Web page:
Ree, Harold, and Sonny shoot at squirrels in the woods. After they’ve gotten three, Ree tells the boys to collect the squirrels and break the necks of the ones not yet dead. Ree asks the boys want the squirrels fried or stewed; they excitedly proclaim that they want to eat them fried. Ree agrees to cook the squirrels if the boys clean them.
Ree is continuing her brothers’ education in the art of survival. Here, we see that the prospect of eating meat of any kind is a luxury, and witness Ree’s increasing desperation to instill in her brothers the capability to provide for themselves and their mother.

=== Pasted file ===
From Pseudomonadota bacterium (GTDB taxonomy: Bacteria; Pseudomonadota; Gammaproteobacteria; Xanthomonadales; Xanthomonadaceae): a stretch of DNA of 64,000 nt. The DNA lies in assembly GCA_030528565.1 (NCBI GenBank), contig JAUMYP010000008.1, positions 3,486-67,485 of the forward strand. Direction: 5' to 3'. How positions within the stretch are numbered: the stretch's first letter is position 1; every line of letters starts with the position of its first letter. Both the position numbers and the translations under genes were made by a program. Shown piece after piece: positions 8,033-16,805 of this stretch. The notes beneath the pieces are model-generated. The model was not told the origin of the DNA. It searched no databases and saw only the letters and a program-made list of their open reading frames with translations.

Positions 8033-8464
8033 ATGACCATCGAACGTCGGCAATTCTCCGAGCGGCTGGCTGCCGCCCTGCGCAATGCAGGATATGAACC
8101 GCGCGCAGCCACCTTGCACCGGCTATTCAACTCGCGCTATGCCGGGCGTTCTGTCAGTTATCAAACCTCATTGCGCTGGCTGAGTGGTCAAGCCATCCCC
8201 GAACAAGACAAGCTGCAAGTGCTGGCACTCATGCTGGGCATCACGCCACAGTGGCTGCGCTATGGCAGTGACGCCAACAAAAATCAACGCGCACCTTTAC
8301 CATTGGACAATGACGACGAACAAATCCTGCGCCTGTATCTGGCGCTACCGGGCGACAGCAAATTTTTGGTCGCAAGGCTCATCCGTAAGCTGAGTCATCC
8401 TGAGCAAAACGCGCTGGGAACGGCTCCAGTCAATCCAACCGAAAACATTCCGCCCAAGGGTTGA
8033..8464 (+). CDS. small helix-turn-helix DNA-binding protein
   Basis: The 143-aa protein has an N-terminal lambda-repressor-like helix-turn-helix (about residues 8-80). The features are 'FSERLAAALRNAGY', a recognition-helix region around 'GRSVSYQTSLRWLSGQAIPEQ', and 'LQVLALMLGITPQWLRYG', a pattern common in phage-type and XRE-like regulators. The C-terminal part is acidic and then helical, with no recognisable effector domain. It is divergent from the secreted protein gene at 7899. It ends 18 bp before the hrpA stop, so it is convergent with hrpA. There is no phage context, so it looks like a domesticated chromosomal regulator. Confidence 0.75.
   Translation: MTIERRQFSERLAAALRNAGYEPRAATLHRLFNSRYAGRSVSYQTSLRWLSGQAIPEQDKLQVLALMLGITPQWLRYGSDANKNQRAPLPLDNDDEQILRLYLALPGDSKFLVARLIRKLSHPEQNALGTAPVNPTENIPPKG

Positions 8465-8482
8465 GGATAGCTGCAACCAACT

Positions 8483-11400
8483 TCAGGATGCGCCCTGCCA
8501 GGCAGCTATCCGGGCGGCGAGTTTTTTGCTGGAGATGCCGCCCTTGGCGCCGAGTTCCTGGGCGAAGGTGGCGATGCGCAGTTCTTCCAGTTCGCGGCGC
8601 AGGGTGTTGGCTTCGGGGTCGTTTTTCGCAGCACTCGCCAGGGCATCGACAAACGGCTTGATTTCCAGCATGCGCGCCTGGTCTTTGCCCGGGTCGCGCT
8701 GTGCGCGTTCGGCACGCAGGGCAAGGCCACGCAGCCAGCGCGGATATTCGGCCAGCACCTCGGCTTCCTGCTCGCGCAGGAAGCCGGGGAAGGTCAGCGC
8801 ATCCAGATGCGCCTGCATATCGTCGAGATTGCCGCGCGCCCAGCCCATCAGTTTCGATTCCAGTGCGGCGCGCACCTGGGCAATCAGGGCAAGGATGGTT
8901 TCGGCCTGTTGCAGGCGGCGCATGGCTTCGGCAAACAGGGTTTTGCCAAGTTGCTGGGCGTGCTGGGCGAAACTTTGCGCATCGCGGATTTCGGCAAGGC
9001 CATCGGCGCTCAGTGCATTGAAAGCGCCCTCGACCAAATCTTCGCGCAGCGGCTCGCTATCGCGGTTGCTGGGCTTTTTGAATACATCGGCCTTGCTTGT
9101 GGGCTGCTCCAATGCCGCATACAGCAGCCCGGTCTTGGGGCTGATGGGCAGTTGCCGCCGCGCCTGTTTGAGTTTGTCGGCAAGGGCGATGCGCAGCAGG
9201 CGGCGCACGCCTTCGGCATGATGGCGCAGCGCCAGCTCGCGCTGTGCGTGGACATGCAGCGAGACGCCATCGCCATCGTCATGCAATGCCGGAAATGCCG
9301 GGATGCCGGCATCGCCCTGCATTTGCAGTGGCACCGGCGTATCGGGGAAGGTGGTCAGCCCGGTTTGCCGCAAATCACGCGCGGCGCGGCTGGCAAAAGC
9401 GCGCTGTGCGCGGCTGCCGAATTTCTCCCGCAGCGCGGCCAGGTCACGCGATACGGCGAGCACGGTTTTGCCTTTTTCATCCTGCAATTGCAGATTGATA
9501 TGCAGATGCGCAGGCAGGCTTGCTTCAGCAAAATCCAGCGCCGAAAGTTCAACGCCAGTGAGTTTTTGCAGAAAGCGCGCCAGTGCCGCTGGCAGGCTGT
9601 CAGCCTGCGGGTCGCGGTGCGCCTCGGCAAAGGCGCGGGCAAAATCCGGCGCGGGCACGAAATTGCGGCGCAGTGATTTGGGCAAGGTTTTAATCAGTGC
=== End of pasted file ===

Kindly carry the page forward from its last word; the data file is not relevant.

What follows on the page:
Back at home, Gail emerges from the house, a cup of coffee in her hands. She watches while Ree tries to teach Sonny and Harold to skin and clean the squirrels, but the boys are squeamish. Ree tells her brothers that there is “a whole bunch of stuff you’re goin’ to have to get over bein’ scared of.” Gail and Ree encourage the boys to be brave, and soon both of them take to the task with ease and joy.
Gail and Ree already have been forced into wisdom and maturity beyond their years, as well as their roles as caretakers and providers. They hope to pass this knowledge down to the boys, and instill in them the necessity of being brave.